Last night at the Noe Valley Ministry, the San Francisco Contemporary Music Players (SFCMP) presented the rescheduled program entitled Fire and Water, Shadows and Dust. More precisely, the program was presented by two of the players, Meredith Clark on harp and Tod Brody alternating between flute and alto flute. The selections included both duo and solo performances.
Where the solos were concerned, the program provided an opportunity to listen to the first two of the compositions that Luciano Berio entitled “Sequenza.” Berio composed fourteen of these pieces, each requiring different solo “instrumentation” (scare quotes because the fourth composition was for female voice). The first of these pieces, composed in 1958 and revised in 1992, was for flute; and the second, composed in 1963, was composed for harp.
Berio created these pieces to explore the capacity of each the instruments for exploring a wide diversity of sonorities, many (if not most) of which involved sounds not usually associated with the instrument. Given the distance of five years between the first two “Sequenza” compositions, it is unlikely that Berio viewed them as a “matched set;” but, fortuitously enough, they happened to align with last night’s performers.
For those unfamiliar with these compositions, each was its own adventurous journey of discovery, as much for the listener as for the performer. Having one performed on either side of the intermission allowed those in the audience to reflect on the “sonorous scope” of the first as preparation for the same scope of diversity of the second. Taken together, the pieces celebrated the capacity of each of the instruments for “non-standard” performance techniques.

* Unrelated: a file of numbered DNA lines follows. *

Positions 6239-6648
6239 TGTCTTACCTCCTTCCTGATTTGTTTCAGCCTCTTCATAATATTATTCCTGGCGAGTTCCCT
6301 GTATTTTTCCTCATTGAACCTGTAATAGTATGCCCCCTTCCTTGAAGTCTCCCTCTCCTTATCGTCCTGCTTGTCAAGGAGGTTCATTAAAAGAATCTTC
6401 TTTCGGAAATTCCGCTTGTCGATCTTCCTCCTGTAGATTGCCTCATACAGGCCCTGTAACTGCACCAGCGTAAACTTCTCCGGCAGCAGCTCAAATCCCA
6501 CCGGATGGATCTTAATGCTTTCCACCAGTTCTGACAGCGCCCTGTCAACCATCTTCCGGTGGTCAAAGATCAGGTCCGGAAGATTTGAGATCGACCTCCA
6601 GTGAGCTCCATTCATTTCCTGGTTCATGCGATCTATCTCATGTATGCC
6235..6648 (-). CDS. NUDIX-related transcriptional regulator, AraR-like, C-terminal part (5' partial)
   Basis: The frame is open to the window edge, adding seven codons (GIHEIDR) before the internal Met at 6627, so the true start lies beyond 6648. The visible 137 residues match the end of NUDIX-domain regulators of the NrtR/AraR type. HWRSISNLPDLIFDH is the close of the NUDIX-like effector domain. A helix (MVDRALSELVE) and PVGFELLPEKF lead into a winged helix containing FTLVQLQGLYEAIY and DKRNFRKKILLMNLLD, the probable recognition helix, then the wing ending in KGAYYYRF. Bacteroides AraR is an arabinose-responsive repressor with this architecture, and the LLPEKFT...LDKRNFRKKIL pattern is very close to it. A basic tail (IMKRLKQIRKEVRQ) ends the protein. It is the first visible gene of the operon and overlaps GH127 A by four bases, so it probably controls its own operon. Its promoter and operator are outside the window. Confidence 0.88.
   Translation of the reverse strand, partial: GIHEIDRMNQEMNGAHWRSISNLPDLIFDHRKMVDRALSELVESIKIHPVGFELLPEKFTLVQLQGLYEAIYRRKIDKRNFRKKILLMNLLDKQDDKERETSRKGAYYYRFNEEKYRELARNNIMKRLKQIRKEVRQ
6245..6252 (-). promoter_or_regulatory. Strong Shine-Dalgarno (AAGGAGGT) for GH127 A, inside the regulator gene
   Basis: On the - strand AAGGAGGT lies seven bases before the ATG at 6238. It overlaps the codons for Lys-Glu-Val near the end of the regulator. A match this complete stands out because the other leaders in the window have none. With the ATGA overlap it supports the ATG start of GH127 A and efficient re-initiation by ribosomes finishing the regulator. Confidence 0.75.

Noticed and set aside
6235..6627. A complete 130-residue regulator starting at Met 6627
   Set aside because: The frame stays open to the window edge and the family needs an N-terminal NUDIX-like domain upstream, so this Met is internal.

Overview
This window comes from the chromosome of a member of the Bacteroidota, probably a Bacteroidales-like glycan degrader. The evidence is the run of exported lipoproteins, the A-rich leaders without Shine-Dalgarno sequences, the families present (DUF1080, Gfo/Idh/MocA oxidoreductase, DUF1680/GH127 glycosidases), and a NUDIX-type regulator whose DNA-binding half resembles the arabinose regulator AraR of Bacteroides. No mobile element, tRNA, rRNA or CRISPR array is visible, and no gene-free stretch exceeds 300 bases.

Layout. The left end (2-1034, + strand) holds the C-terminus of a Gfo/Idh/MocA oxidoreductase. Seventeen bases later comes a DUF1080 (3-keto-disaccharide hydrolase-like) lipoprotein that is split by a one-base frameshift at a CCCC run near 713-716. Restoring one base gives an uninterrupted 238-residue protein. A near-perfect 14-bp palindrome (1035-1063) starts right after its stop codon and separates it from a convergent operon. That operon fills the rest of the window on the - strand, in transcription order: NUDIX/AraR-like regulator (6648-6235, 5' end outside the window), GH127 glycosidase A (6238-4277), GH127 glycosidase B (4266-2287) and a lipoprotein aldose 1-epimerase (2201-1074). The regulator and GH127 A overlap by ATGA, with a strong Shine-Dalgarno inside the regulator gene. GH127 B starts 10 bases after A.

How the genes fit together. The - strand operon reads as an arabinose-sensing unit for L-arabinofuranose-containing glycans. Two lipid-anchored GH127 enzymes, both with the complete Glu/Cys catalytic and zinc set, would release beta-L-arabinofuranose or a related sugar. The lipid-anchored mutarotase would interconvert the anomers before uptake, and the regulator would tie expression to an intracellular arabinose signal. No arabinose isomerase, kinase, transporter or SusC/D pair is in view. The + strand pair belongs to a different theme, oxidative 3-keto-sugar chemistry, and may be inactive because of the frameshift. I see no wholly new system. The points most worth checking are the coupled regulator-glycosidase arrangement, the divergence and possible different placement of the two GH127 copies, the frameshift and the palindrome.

Clark presented two additional solo offerings. The first of these was Suzanne Farrin’s “Polvere et Ombra” (dust and shadow), a reflection on a sonnet by Petrarch. In the second half of the program, she performed a “micro-suite” entitled Three Lil Pretties, composed by Marcus Norris and receiving its world premiere. Both of these pieces followed up on Berio’s “mission,” exploring performance techniques for the harp that one was unlikely to encounter in a symphony orchestra performance. Brody’s other solo performance presented Jennifer Higdon’s “rapid.fire,” a reflection on inner-city crime composed in 1992.
Arnold Böcklin’s “Faun and whistling blackbird” (from the Wikipedia page of Böcklin’s paintings)
Among the duo selections, the most familiar to me was the final offering, the flute-harp version of Toru Takemitsu’s “Toward the Sea,” whose movement titles suggest an American perspective of the Atlantic Ocean (rather than a Japanese view of the Pacific). The program began with Salvatore Sciarrino’s “Fauno che fischia a un merlo” (faun, the whistling blackbird), the title of a painting completed by Arnold Böcklin in 1865. (It would not be out of the question to suggest that this canvas may have inspired Stéphane Mallarmé “L’Après-midi d’un faune” poem, the inspiration for Claude Debussy’s composition and the choreography by Vaslav Nijinsky.) The other duo performance presented three of the movements from Roberto Sierra’s Flower Pieces collection: “Lilacs,” “Forsythia’s,” and “Marigolds.”
Taking the entire experience as a whole, none of the selections overstayed its welcome; and the opportunity to experience a generous share of extended techniques for both instruments was thoroughly refreshing.